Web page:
Monday, April 2, 2018

Some of My Current Thoughts about Public Relations and the Public Relations Society of America (PRSA)

I am a member of the Public Relations Society of America (PRSA), as well as its San Francisco Bay Area chapter. The latter asked me to respond to questions based on my 20+ years of experience in the field. My full responses are below.

Why did you join PRSA? What is one of your favorite benefits of being a member?

If you claim to practice a profession, you should take three actions. First, join its professional organization. Second, advocate for best practices. Third, mentor up-and-coming practitioners. I joined PRSA in 1993 in support of the first action. Since then, I’ve done the other two. I speak, coach, and mentor at the chapter, district, section, and national levels.

The hard work of dedicated of volunteers makes possible professional organizations like PRSA. Yes, paid staff members offer indispensable support. But practitioners don’t step forward, all the staff support in the world won’t matter. The organization will wither away and die. That’s why I'm inspired by the tireless, dedicated volunteers who lead PRSA. They enable chapters like the one I belong to in the San Francisco Bay Area to persist through good times and bad.

You have been in public relations for over two decades. Share a few ways it has changed over the years and where you see it going.

I landed my first agency job in 1988 and chose to become self-employed in 1992. Few professionals were working for themselves then. And many of us who chose this route often had our sanity questioned! We had to figure things out on our own. There were few role models. Today, self-employment and entrepreneurship are much more common. Clients and prospective clients consider us legitimate!

Media has democratized, thanks to the Internet, social media, and related technologies. The competition for information increases. With it comes a lack of tolerance for poor quality information that's sloppily presented. This development raises the bar for our work as public relations practitioners. We have to continue to strive to improve our skills. Otherwise, our services may become dispensable. Non-public relations professionals at consulting and other firms will benefit. Untrained individuals with limited understanding of effective communications will as well.

Finally, lines between public relations, advertising, and marketing will continue to blur. Throw in concepts du jour like “strategic communication” and it’s harder to figure out who does what. And in the eyes of the client it may not make much difference.Still, we cannot become complacent about our skills, insight, and ability to contribute. I’m frustrated when public relations professionals turn a blind eye to this issue. I recall a conversation with an agency principal about 20 years ago. The discussion turned to defining public relations. He responded flippantly, “I don’t care what they call it as long as they pay my bill.” We must care deeply about making the case for what we do every day. We must proclaim the value we deliver to our clients and organizations. We must act with all due speed lest our profession fade into oblivion.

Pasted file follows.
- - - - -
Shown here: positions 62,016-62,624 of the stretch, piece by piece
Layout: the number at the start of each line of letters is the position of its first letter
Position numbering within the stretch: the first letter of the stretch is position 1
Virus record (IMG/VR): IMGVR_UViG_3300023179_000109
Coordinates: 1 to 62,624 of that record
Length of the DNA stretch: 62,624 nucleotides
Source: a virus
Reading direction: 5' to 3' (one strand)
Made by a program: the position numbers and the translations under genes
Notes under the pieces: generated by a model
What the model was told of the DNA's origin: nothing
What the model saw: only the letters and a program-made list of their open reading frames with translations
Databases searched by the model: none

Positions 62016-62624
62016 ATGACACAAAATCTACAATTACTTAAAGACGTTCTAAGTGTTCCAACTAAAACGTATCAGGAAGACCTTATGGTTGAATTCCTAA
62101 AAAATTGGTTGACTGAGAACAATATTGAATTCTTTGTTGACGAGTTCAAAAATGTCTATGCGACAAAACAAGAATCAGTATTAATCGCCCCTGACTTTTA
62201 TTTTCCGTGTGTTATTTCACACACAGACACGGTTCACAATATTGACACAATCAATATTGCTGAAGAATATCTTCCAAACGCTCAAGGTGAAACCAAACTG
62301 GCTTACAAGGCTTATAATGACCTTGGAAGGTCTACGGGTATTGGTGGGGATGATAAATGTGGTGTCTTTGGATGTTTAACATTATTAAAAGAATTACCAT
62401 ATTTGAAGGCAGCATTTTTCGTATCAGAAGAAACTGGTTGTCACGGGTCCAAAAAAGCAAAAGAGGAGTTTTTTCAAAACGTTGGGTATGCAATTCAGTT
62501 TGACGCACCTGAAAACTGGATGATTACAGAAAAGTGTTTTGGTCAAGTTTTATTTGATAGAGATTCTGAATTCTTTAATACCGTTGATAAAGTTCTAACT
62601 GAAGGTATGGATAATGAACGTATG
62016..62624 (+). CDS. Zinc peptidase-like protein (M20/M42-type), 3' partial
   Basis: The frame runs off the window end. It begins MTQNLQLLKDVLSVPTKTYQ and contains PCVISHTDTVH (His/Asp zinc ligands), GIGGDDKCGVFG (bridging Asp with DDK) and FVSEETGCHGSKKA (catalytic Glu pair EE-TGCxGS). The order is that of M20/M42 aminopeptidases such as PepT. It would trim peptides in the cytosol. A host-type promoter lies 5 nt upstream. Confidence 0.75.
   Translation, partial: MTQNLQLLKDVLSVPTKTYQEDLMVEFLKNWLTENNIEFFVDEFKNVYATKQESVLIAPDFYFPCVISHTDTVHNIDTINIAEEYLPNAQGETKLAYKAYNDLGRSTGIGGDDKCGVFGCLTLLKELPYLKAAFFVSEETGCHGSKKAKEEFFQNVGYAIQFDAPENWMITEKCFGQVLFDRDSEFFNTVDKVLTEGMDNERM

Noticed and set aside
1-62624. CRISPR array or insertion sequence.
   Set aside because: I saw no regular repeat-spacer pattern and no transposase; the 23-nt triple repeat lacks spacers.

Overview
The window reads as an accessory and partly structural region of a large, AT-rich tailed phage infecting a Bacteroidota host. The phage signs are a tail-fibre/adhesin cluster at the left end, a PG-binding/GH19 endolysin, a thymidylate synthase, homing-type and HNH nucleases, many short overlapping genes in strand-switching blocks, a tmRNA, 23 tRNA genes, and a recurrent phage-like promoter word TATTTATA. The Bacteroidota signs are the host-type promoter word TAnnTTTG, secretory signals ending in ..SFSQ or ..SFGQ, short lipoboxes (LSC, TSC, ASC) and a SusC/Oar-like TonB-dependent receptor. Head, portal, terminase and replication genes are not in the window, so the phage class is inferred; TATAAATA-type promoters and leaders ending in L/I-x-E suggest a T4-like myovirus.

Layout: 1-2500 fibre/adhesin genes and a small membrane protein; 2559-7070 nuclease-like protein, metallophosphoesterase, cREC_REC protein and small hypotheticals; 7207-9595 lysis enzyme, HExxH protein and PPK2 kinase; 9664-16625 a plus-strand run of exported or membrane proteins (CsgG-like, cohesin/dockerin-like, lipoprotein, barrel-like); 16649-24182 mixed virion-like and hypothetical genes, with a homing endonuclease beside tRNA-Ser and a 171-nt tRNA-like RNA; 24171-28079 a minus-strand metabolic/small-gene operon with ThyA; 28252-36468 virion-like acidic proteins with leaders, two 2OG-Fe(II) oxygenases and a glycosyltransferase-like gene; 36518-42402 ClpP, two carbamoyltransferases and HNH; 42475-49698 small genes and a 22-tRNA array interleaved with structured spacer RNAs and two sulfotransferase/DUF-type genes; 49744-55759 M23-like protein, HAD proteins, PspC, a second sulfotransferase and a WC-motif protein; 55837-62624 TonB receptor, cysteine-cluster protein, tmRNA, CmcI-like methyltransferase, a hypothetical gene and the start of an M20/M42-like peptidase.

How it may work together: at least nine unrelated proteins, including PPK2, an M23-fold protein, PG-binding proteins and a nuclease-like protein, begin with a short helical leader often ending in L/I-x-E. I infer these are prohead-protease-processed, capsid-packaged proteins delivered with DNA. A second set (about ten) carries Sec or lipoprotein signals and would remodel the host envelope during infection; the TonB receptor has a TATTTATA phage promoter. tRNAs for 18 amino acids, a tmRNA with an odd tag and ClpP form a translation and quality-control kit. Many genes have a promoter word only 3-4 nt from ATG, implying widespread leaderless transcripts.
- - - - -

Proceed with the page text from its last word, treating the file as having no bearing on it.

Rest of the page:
Tell us about one of your most memorable experiences during your career.

I've been a public relations practitioner, educator and professional development consultant. I’ve been on the front lines. I've helped clients to generate awareness, change behavior, and/or achieve other goals. I’ve provided education and training to professionals charged with these responsibilities.

Above all, I relish opportunities to facilitate groups that are creating innovative public relations campaigns. That might be in the classroom as an academic exercise. Or in the conference room as they grapple with their latest client assignment. The quality of the work they’ve delivered has been amazing. I often get more excited about their success than they do!

What’s your best advice to the new generation of public relations professionals?

Success in public relations requires an insatiable curiosity about the world around you. To this end, I urge practitioners to cultivate intellectual interests outside the field. Let's say you majored in history, as I did. You can explore the history of time periods, disciplines, or geographic regions. Or you find any other subject to explore. Such immersion changes your perspective for the better. You’ll gain new, exciting insight. You’ll see old problems in new ways. Your horizons will expand by leaps and bounds. Most important, this ongoing effort will help you improve the quality of your work. Besides, broad, deep interests make you interesting to others.

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